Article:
The trip along the southern tier of western New York is very scenic. We drove through forests and crossed rivers along the way. I was absorbed in thinking abut the battery issue and didn’t realize how hilly the terrain was. I had the cruise control set at 61 mph and let it do its thing. Then I noticed the coolant temperature was over 190 degrees – we usually run in the low 180s unless we’re climbing a steep grade. Then I noticed we were cruising with 23-25 psi of boost pressure from the turbo. The engine was pulling hard! I switched the cruise control off and slowed to 55 mph. I realized we were climbing a long grade – not real steep, but with the cruise control set and the transmission in an overdrive gear – sixth gear – it was putting a load on the engine. At 55 mph in fifth gear, the coolant temperature dropped back into the low 180s.
It was overcast and somewhat dreary all day. The wind kept up, but again was mostly a tail wind. Our GPS took us on a roundabout way to Watkins Glen. Our Rand McNally RV specific GPS has our vehicle weight programmed and won’t route us where we’re over the weight limit. Sure enough, as we rejoined a road that would have been a more direct route and looked back, we saw a sign that limited weight to 10 tons, probably due to old bridges over creeks.
We found the Clute Memorial Park and Campground in Watkins Glen. The campground is run by the village of Watkins Glen and sits right on the southern tip of Seneca Lake. We’re in the Finger Lakes Region of New York. Seneca Lake is about 40 miles long north to south and only about two miles wide. There are a series of lakes in the regions with similar aspect ratios – long north-south and narrow. Thus the reason for naming them “finger lakes.”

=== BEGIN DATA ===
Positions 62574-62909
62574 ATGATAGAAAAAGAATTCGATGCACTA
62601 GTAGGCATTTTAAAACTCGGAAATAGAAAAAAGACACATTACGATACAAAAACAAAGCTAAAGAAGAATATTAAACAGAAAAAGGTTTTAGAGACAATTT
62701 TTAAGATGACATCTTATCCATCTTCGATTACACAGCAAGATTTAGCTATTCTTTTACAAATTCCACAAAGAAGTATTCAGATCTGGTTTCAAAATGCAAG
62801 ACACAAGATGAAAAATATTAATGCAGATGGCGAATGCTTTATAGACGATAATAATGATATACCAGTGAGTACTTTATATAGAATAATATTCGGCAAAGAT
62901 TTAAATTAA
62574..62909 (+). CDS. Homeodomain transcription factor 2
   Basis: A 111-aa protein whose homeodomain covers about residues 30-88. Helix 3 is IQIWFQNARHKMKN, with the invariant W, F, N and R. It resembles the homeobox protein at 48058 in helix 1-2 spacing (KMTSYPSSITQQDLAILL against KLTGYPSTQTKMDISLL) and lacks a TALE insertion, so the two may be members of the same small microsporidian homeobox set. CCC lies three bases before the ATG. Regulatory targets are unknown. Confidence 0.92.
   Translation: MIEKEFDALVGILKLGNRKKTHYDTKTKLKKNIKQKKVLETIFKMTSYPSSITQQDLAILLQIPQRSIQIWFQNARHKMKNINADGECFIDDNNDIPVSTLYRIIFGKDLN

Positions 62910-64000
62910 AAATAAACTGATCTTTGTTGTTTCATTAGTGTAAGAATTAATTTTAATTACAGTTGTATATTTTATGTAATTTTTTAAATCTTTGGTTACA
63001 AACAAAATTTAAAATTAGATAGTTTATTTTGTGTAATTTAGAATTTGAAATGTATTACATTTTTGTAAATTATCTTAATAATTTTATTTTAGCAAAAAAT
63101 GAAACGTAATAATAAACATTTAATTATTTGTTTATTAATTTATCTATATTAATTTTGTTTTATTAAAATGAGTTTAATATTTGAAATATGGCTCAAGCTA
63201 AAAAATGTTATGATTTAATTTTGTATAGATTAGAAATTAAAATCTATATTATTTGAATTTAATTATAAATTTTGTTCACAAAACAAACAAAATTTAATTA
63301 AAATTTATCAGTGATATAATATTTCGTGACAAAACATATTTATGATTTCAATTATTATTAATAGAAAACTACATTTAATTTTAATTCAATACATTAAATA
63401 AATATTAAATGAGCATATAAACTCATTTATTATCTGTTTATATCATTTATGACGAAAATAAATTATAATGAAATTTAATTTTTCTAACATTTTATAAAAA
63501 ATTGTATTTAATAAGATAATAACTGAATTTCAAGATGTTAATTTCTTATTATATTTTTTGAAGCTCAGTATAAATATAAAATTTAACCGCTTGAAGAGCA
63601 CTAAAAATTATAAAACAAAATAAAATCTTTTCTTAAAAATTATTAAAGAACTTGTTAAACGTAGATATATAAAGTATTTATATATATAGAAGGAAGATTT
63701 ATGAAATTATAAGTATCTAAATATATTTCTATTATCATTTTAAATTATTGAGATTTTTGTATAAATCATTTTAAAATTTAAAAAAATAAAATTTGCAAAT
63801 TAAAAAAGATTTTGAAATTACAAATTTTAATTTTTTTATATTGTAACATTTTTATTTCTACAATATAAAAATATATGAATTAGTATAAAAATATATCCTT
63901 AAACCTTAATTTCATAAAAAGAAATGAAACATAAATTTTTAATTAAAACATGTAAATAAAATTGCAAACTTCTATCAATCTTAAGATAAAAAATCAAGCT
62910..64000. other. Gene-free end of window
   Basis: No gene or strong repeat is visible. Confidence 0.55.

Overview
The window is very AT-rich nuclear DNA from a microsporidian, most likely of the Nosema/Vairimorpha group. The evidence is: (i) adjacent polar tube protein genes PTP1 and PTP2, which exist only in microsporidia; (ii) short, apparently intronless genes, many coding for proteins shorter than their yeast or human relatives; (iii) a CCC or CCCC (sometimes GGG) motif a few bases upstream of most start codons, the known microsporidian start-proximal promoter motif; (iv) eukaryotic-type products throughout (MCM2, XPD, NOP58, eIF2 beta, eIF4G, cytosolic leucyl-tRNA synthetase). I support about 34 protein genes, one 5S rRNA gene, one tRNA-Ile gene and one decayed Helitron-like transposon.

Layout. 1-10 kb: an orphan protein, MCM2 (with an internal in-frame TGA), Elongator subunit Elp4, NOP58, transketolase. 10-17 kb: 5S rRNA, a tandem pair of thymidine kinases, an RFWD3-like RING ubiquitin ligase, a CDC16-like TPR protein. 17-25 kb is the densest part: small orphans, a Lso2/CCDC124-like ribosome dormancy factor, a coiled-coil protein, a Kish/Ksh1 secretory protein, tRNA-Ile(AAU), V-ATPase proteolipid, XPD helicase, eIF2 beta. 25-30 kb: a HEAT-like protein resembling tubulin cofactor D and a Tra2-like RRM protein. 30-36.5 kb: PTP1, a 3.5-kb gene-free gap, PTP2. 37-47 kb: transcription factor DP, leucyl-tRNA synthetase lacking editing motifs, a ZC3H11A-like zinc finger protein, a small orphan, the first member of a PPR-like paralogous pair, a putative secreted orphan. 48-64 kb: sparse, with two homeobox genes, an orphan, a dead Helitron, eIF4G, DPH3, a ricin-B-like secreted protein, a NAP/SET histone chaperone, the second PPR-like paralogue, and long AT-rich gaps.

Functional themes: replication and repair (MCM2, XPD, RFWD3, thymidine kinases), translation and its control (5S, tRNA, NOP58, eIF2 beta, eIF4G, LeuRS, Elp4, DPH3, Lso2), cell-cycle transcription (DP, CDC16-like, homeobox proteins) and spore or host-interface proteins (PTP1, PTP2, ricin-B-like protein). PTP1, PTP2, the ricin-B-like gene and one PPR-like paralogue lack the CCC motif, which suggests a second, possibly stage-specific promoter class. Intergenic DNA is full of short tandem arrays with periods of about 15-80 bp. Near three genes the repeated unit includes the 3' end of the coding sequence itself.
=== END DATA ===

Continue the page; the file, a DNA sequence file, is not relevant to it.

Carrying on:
We checked in and were assign to site C23. This site is ideally situated for us – it faces a road in the campground extending from the entrance to the site. This made backing in and dropping the trailer a breeze.
Our site at Clute Memorial Park and Campground
It’s not the prettiest park – or the cheapest! – but the location is good for exploring the area. And it’s right on a canal that flows into the lake, so we can put the kayak in the water.
I went online and looked for replacement batteries. I could get flooded wet-cell batteries like the ones we have. These were installed when we bought the coach four and a half years ago. They’re relatively inexpensive – I could get four of them for about $700. I decided to step up and ordered Lifeline AGM batteries. These are truly maintenance-free and have higher capacity than our current batteries. They are well-constructed and are used in aircraft and marine installations. The downside is that they are heavy – at 66 pounds each, they weigh about twice as much as the wet cell batteries. Then there’s the cost – I paid $1300 for four of these. In the long run, I think I’ll be happier with them. They’ll be delivered here at the park and I’ll change out our battery bank.
Last night, Donna made a favorite meal – pork loin medallions with a lemon-dijon pan sauce. She served it with mashed sweet potato and roasted brussel sprouts.
Pork loin medallions
A light mist – not really rain – was falling before bedtime. We have more of the same this morning. I’d like to get out and explore, but the weather is forecast to improve in the coming days, so we may put off sightseeing for a day.